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Suitable hardware is obviously needed to create a Wifi connection, that means it must be correctly detected by Mageia. To check that, there are two solutions:

  • Using the Mageia Control Center (MCC) menu -> Tools -> System tools -> Mageia Control Center, tab Hardware and then Browse and configure hardware


Select the Ethernet line (see below) and see what the MCC found :


In this case, there is unfortunately no wireless adapter!

There are below two examples where wireless adapters are present and correctly detected, the first one is a USB stick and the second a PCI card:



It is important to find a device referring to "802.11" or "wireless" terms. You can see also what are the hardware vendor and reference, it may be useful later on.

  • Using the command line is also possible, open a console and enter under root:
[root@computer ~]# iwconfig
[root@computer ~]# _

Here is an answer that says there is no wireless adapter and another one which is nicer, "wlan0" is what we are looking for (it may have other names):




Drivers or firmwares are also needed, most of them are available in the Mageia repositories (Core and Nonfree), if you have an internet connection (a wired one), there is no problem, Mageia will fetch what it needs automatically. See here how to configure the repositories if necessary:


But if you haven't any internet connection, you must install the needed drivers from a CD or a USB stick. See the troubleshooting section below to know the more common drivers.


Your shiny new Mageia operating system is installed on your computer, the hardware is well detected, and you decide you want to use WiFi.
OK, let's go through this together!

  • 1. Access MCC (the Mageia Control Center)
(You will need to give the root password)
  • 2. Once MCC has launched, click on the tab "Network & Internet" and then "Set up a new network interface (LAN, ISDN, ADSL,...)"
  • 3. Select "Wireless (Wi-Fi)", then "Next"
  • 4. Select your network card in the list.


If your card is not in the list or the only option is "Use a Windows Driver (with ndiswrapper)", see the alternative method, below.
Anyway, let us assume your card is there. Select "Next".
It is possible Mageia need to download a driver it doesn't find. Check the repositories are correctly configured. If the driver isn't in the repositories, try to find it and install it, you can ask help in the Mageia forum. In both cases, start again from the point 2


  • 5. Then, you must select your WiFi Access Point by clicking on its SSID (Callsign). If you can't see any, try this I_have_no_access_point_in_the_list
  • 6. If your WiFi network is encrypted, Mageia recognizes the encryption type and selects it automatically. Of course, you will need to enter the correct password. Mageia won't do that for you!


The package wpa_supplicant is automatically installed for encrypted connections


  • 7. You have to select how the computer will be connected to the net. The easiest method is automatically, using DHCP. But, you can also specify an IP address.
  • 8. You should keep the box "Get DNS servers from DHCP" checked. Select "Next".
  • 9. Check the 2 first boxes. Select "Next".
  • 10. Answer "Yes" to the question "Do you want to start the connection now?"
Two messages can appear:

Wireless010.png See the Troubleshooting section below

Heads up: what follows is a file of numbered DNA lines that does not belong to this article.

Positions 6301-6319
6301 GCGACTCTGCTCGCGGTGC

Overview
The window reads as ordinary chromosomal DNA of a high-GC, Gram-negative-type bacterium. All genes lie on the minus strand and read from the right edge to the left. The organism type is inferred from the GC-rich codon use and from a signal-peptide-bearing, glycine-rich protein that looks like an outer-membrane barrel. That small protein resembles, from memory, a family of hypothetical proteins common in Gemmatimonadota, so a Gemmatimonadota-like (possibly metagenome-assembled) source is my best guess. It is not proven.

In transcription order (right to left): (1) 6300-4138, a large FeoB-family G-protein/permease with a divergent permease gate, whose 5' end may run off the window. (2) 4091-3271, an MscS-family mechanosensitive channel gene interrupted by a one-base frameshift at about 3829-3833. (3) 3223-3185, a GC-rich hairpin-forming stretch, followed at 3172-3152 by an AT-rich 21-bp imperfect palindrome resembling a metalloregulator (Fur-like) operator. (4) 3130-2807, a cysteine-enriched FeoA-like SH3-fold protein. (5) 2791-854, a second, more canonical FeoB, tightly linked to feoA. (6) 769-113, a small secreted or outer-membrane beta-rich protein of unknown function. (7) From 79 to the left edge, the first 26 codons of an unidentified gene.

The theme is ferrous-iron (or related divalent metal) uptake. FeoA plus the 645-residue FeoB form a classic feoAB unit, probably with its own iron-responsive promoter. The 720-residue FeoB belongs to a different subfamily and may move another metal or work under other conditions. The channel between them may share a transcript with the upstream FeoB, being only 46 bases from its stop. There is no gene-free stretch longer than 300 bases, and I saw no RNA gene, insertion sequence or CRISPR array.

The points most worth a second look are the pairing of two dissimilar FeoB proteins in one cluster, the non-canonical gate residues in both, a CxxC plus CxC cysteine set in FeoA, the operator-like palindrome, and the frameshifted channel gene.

Wireless013.png Good!

  • 11. Your computer will connect to the Wi-Fi point if all the information was correctly entered.
If it connects, then the networking icon in the taskbar will change from:Non-connected.png to: Connected.png
  • 12. You can test your connection in your favourite browser.



You have followed the above instructions, Mageia recognises your Wifi-card, but the installation failed. You can try another step to solve this. This solution uses Ndiswrapper, which is a method that consists of installing and activating the Windows XP driver. This is useful when your network hardware is not well supported by Linux, which is probably why it's not on the list of supported cards!

Ndiswrappper allows the use of Windows XP drivers, and XP only, for Linux


  • You will need the Windows driver for your card, either on a CD, on your hard disk or other media. You can probably also find it on the Internet, although it is best to download them from the manufacturer's website and not via a general search for drivers.
  • Place the driver in an accessible place, for example on your desktop.
  1. After Step 3 in the original procedure, select "Use a Windows driver (with ndiswrapper)", and then "Next". The system will perhaps install some packages it needs.
  2. Navigate to the directory where you stored the driver and select the_driver_for_my_card.inf.
    You have to choose the file with the ".inf" extension.
  3. You can continue with the above steps 5 to 12 to finalise the installation.

Some more help and many drivers can be found here : Sourceforge

Most common drivers

It may happen that Mageia fails to choose the right driver. If a first try failed, install the following drivers that seems to match your hardware.

Manufacturer driver
Broadcom dkms-broadcom-wl
Intel iwlwifi-3945-ucode
Ralink ralink-firmware
Atheros madwifi-source
Every kernel-firmware

I have no access point in the list

If at step 5, the list is void and you have the message "non listed - edit manually", we give you another solution.

You can install the package "kernel-firmware-nonfree" via MCC and restart your computer.


rfkill is a tool to block/unblock all radio connexions, check that yours are authorized. In a console, enter:

[user@computer ~]$ rfkill list
[user@computer ~]$ _

Wireless011.png Wireless016.png

  • If there is a line with "Soft blocked: yes" then in the console under root, enter: